#CATJRF: Ownership of assets is tempered by the extent to which you have control…

Ballybot House is one of the earliest examples of Community Asset Transfer in Northern Ireland. It’s an old warehouse type building in the centre of Newry in an area that was once called Poor Town… the name is an anglicisation from the historic dialect of the Irish spoken in the south Armagh area of Baille Bocht…

Having an asset changes your relationship with the wider community. The responsibilities that come with it, not least in the case of Ballybot the need to meet mortgages and to provide leadership and manage the investment over a twenty year period…

It was not the first target for a consortia of community groups in the City. A lot of preliminary work was put into an initial plan to redevelop the old market place as a community asset which failed at the end of a long process. But much of that preparation built the capacity to pull off an attempt to procure and develop the current building from the private sector.

Bradley point out that the acquisition and maintenance of a physical asset also demonstrates reliability and creates confidence in future development… Lessons can be learned and implemented in later stages of the project…

In the case of Ballybot, particular skills were acquired in restoring a building with specific heritage that allowed them to create a second building, raised from scratch was specified with particular uses in mind, and build with modern materials at the same time keying in architecturally with the original building…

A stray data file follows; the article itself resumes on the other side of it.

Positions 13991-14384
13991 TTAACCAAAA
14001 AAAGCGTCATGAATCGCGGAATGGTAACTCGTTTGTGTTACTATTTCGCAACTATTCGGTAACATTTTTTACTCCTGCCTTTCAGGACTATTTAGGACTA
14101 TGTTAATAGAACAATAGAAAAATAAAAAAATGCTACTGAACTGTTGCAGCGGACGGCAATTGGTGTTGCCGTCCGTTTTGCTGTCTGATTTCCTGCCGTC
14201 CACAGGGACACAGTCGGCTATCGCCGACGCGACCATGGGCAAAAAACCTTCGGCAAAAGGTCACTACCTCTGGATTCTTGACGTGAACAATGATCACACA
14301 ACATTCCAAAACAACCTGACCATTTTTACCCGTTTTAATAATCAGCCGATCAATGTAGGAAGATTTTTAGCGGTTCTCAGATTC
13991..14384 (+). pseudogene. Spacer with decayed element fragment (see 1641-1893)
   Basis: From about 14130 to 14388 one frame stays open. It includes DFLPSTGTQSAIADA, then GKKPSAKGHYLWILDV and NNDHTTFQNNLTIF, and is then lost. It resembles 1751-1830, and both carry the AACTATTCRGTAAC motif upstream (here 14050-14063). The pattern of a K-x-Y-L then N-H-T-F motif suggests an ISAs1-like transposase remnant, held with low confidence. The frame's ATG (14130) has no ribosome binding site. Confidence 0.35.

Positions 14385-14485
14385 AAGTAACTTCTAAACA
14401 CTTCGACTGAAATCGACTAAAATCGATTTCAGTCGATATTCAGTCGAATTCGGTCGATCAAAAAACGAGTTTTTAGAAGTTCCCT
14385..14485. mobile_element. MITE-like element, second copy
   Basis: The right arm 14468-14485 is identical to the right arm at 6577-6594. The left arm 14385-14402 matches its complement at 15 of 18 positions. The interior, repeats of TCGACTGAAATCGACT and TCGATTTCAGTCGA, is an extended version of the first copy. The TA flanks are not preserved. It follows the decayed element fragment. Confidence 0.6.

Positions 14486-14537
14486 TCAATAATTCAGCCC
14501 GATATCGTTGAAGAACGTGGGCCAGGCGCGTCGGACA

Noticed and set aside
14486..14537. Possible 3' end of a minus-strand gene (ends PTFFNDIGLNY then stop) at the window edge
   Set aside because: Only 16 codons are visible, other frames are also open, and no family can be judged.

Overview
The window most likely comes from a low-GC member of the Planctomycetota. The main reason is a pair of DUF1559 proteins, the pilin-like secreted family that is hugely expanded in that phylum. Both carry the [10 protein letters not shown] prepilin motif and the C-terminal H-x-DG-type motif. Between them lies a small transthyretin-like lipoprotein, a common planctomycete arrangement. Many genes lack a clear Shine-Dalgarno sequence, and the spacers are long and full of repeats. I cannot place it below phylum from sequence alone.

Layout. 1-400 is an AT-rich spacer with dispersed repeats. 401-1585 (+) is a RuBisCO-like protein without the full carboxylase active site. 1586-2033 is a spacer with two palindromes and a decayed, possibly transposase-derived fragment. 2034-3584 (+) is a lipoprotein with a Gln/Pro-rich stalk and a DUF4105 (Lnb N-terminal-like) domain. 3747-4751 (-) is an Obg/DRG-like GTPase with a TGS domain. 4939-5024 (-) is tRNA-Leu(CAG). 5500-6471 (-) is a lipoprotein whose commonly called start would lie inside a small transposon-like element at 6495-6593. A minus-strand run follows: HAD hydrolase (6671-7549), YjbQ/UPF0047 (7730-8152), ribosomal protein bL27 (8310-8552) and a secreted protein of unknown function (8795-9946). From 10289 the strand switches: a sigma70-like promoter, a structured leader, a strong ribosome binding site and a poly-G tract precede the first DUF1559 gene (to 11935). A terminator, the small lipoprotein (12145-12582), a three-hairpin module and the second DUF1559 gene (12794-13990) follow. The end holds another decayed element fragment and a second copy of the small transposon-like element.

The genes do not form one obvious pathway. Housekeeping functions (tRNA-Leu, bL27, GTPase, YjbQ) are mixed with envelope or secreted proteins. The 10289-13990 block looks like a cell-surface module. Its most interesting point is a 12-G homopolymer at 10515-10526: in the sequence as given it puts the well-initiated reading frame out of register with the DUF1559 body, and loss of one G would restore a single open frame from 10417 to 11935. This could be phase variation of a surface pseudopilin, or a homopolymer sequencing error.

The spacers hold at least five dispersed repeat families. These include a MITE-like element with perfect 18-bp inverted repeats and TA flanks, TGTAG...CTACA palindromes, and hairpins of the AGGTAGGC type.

One take away from my interview with Bradley was ‘ownership’ is always tempered by the extent to which you also ‘control’ the asset.

In other words, if, as a community organisation, you are going to take responsibility for a building you must make sure you have full control of the assets. Rights of way, and other inherited features can alter the kinds of deal that it is wise for any community organisations should to strike.

Indeed if the parameters cannot be switched it may pay to go for a minimal rather than a maximal deal with whomever you are seeking to transfer the asset from.

Mick is founding editor of Slugger. He has written papers on the impacts of the Internet on politics and the wider media and is a regular guest and speaking events across Ireland, the UK and Europe. Twitter: @MickFealty